Verandas were commonplace in both a nod to the English portico and a bid to help acclimatising immigrants get some reprieve from the harsh Australian sun. These verandas also offered external access to bedrooms. 

The working family and farmer homes often began as one room, due to financial constraints and resource availability, with additional rooms being added as time went on. Because of this, the end result was sometimes asymmetrical and a labyrinth of corridors and doors

For wealthier homeowners and large public building however, a symmetrical design was usually developed and built from the beginning, reflecting the emerging age of classicism and the end of the renaissance period occurring in Europe at the time. 
glenelg
The Olives in Glenelg, built in 1867, demonstrates the lasting impact of colonial style architecture
Denisbin via Flickr
sydney museum
Australia's first public Museum was established in Sydney in 1827
Blue Mountains Library, Local Studies via Flickr
Existing examples of buildings constructed during this time are a testament to the quality materials and workmanship Australia began exhibiting from a young age, though there are few residential examples still standing today. 
Cordwell Lane
Captain Kelly's Cottage, Bruny Island, Tasmania
Photo courtesy Trevor Mein

 

 

 

 

Captain Kelly’s Cottage is a delicately restored weatherboard home on Bruny Island which exemplifies the liberal use of corrugated iron and timber cladding, as well as the style’s iconic feature – the veranda. 

 

 

 

Elizabeth Bay House in Sydney is an awe-inspiring example of the latter half of colonial design with its tall ceilings and multi-paned windows. The building was originally commissioned as a residence for a government official but now serves as a historical ‘living museum’.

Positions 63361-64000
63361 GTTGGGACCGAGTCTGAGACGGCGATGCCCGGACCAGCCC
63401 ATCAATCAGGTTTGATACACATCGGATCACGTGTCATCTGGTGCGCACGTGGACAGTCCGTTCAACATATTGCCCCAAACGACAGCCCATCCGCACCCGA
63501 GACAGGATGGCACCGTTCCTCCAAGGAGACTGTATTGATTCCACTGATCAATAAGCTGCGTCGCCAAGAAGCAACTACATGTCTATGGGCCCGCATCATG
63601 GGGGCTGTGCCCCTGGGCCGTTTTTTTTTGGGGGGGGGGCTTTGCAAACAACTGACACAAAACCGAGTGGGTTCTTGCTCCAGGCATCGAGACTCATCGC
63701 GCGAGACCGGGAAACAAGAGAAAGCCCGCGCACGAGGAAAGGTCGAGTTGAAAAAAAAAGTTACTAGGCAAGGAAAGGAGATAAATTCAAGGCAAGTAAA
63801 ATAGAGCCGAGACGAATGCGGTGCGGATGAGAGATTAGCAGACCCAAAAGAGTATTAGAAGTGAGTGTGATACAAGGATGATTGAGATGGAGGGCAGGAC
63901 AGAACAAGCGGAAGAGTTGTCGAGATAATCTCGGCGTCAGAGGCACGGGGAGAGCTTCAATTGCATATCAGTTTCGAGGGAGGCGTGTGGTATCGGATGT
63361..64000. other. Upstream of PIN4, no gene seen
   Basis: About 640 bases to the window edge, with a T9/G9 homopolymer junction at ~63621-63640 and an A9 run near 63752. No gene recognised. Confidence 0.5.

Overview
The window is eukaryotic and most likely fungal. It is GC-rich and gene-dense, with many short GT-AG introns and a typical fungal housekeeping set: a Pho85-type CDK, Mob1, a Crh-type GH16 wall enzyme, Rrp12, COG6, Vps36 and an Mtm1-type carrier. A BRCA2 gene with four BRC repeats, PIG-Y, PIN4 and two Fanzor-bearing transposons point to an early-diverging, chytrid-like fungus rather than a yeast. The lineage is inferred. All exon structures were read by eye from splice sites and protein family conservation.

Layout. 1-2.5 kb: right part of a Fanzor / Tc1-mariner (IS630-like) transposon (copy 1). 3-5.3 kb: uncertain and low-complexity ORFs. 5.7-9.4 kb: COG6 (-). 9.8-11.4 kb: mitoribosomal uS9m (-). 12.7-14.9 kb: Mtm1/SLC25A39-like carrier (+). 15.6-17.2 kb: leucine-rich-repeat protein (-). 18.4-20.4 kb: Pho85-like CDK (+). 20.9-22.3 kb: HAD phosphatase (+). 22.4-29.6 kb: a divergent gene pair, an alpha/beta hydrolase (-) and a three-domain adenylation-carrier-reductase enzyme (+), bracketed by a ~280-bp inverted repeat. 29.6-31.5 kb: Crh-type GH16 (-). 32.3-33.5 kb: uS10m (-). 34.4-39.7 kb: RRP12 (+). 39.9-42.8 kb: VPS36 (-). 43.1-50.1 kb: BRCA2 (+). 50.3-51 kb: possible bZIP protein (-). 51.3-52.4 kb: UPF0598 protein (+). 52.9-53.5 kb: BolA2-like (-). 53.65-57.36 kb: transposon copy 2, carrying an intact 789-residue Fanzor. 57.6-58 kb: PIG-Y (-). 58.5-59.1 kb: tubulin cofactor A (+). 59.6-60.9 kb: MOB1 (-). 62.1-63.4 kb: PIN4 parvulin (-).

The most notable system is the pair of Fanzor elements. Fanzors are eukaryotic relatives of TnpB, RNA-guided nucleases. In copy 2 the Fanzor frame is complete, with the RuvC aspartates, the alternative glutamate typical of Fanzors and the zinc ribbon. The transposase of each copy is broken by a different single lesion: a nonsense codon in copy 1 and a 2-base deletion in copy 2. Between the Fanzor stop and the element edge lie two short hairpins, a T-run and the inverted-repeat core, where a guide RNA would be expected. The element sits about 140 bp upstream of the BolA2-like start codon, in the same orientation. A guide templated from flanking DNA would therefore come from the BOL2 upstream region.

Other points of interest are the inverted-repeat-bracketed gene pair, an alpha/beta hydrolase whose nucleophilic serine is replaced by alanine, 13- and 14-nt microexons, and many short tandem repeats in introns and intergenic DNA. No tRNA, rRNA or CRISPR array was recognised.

ellizabeth bay house
Elizabeth Bay House, Elizabeth Bay, Sydney
Michael Woodhead via Flickr

If you have a colonial-style home there are certain materials and products you can use to modernise the building while paying homage to its history:

  • corrugated iron roofing 
  • locally-sourced timber 
  • large block bricks
  • small or multi-paned windows 
  • internal timber panelling 
soul of gerringong
A modern example of colonial-style windows
Photo courtesy BAM Constructions
soul of gerringong
A wrap-around veranda and corrugated iron roofing executed with style
Photo courtesy BAM Constructions

Did you know…

In 2007 it was estimated that 22 per cent of living Australian residents had convict ancestors, so what was life like in a community of felons?

  • It has been reported that the first European settlers in Australia drank more alcohol per head than any other community in the history of mankind.
  • In 1832, 300 female convicts at the Cascade Female Factory mooned the Governor of Tasmania during a chapel service. It was reported that in a ‘rare moment of collusion with the convict women, the ladies in the Governor's party could not control their laughter’.
  • Convicts were not sent to Australia for serious crimes such as murder, sexual assault, or impersonating an Egyptian, those offences were punishable by death in England.
  • Crimes punishable by transportation to Australia included recommending that politicians get paid, starting a union, stealing fish from a river or pond, embezzlement, receiving or buying stolen goods, setting fire to underwood, petty theft, or being suspected of supporting Irish terrorism.
  • Australia's first police force consisted of 12 of the best-behaved convicts.